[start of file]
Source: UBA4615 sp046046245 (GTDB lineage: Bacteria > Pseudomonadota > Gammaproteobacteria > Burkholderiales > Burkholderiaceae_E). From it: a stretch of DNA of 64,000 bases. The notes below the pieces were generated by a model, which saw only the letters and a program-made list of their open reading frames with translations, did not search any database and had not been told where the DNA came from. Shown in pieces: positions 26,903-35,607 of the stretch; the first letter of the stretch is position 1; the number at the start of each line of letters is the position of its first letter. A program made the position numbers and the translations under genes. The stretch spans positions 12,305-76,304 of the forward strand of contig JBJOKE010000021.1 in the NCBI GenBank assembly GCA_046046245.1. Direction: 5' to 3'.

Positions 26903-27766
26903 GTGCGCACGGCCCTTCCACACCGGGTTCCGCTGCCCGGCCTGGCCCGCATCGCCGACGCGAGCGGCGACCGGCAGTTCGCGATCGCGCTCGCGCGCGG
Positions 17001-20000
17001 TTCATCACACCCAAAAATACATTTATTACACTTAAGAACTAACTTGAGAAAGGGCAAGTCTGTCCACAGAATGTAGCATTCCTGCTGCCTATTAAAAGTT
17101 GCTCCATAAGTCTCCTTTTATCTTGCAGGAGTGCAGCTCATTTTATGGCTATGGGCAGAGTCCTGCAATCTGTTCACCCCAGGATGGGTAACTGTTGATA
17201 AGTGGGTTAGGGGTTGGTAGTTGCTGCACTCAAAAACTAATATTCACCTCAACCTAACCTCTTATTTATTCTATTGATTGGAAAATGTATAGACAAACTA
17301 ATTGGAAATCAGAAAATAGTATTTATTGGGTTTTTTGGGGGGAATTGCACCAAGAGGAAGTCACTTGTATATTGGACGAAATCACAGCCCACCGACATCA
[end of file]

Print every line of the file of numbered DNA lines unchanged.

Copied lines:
Source: UBA4615 sp046046245 (GTDB lineage: Bacteria > Pseudomonadota > Gammaproteobacteria > Burkholderiales > Burkholderiaceae_E). From it: a stretch of DNA of 64,000 bases. The notes below the pieces were generated by a model, which saw only the letters and a program-made list of their open reading frames with translations, did not search any database and had not been told where the DNA came from. Shown in pieces: positions 26,903-35,607 of the stretch; the first letter of the stretch is position 1; the number at the start of each line of letters is the position of its first letter. A program made the position numbers and the translations under genes. The stretch spans positions 12,305-76,304 of the forward strand of contig JBJOKE010000021.1 in the NCBI GenBank assembly GCA_046046245.1. Direction: 5' to 3'.

Positions 26903-27766
26903 GTGCGCACGGCCCTTCCACACCGGGTTCCGCTGCCCGGCCTGGCCCGCATCGCCGACGCGAGCGGCGACCGGCAGTTCGCGATCGCGCTCGCGCGCGG
Positions 17001-20000
17001 TTCATCACACCCAAAAATACATTTATTACACTTAAGAACTAACTTGAGAAAGGGCAAGTCTGTCCACAGAATGTAGCATTCCTGCTGCCTATTAAAAGTT
17101 GCTCCATAAGTCTCCTTTTATCTTGCAGGAGTGCAGCTCATTTTATGGCTATGGGCAGAGTCCTGCAATCTGTTCACCCCAGGATGGGTAACTGTTGATA
17201 AGTGGGTTAGGGGTTGGTAGTTGCTGCACTCAAAAACTAATATTCACCTCAACCTAACCTCTTATTTATTCTATTGATTGGAAAATGTATAGACAAACTA
17301 ATTGGAAATCAGAAAATAGTATTTATTGGGTTTTTTGGGGGGAATTGCACCAAGAGGAAGTCACTTGTATATTGGACGAAATCACAGCCCACCGACATCA